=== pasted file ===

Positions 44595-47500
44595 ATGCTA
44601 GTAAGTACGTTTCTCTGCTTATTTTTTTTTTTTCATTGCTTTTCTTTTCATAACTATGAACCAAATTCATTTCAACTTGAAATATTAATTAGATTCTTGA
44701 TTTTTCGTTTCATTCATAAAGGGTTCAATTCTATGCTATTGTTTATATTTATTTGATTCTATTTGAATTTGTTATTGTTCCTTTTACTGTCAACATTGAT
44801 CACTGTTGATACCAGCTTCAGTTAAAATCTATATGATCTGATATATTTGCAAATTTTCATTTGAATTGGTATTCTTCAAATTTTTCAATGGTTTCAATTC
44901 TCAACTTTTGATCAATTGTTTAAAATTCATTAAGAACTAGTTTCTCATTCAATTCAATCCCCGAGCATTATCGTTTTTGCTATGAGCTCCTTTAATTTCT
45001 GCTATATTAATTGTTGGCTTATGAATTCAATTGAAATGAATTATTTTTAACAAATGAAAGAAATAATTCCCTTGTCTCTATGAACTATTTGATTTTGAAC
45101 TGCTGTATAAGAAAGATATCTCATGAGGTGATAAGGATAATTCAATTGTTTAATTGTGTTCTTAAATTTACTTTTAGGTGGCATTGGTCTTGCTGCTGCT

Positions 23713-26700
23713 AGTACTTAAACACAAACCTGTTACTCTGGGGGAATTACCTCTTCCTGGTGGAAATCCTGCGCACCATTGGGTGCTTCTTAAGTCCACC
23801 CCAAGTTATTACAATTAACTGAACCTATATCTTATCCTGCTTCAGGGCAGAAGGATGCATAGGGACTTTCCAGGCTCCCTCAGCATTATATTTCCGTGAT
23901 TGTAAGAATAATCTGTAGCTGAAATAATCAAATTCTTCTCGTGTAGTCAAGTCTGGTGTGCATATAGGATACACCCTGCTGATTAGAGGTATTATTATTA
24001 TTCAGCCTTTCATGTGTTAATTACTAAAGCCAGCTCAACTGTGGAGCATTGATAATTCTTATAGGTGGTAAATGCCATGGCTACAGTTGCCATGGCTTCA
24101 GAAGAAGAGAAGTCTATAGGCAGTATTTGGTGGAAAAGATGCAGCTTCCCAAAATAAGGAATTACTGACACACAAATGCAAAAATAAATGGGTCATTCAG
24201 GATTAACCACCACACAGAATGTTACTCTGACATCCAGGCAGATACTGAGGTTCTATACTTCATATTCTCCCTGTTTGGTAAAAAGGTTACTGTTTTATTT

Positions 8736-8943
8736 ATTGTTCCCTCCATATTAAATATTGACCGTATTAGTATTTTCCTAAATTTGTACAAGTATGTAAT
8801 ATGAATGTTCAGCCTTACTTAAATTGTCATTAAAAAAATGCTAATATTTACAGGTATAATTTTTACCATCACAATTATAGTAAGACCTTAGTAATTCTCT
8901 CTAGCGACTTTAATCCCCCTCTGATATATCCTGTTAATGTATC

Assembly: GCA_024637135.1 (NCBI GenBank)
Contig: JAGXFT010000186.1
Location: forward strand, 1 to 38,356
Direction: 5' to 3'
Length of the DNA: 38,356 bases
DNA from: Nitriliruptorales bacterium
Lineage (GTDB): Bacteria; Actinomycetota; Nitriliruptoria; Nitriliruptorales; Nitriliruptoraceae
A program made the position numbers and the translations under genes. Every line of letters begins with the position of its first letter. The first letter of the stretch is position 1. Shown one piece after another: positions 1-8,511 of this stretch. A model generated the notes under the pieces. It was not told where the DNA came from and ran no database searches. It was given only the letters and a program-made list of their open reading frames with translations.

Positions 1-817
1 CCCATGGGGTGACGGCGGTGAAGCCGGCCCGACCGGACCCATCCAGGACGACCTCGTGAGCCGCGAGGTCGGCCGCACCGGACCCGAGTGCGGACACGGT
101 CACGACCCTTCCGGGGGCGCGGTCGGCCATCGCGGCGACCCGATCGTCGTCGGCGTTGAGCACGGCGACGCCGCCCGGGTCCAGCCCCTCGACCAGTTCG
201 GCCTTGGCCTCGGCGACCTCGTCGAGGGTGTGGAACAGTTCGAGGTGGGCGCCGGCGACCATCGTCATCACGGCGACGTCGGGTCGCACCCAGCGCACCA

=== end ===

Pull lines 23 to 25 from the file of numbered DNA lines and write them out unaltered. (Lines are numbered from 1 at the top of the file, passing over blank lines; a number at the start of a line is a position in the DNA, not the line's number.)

Direction: 5' to 3'
Length of the DNA: 38,356 bases
DNA from: Nitriliruptorales bacterium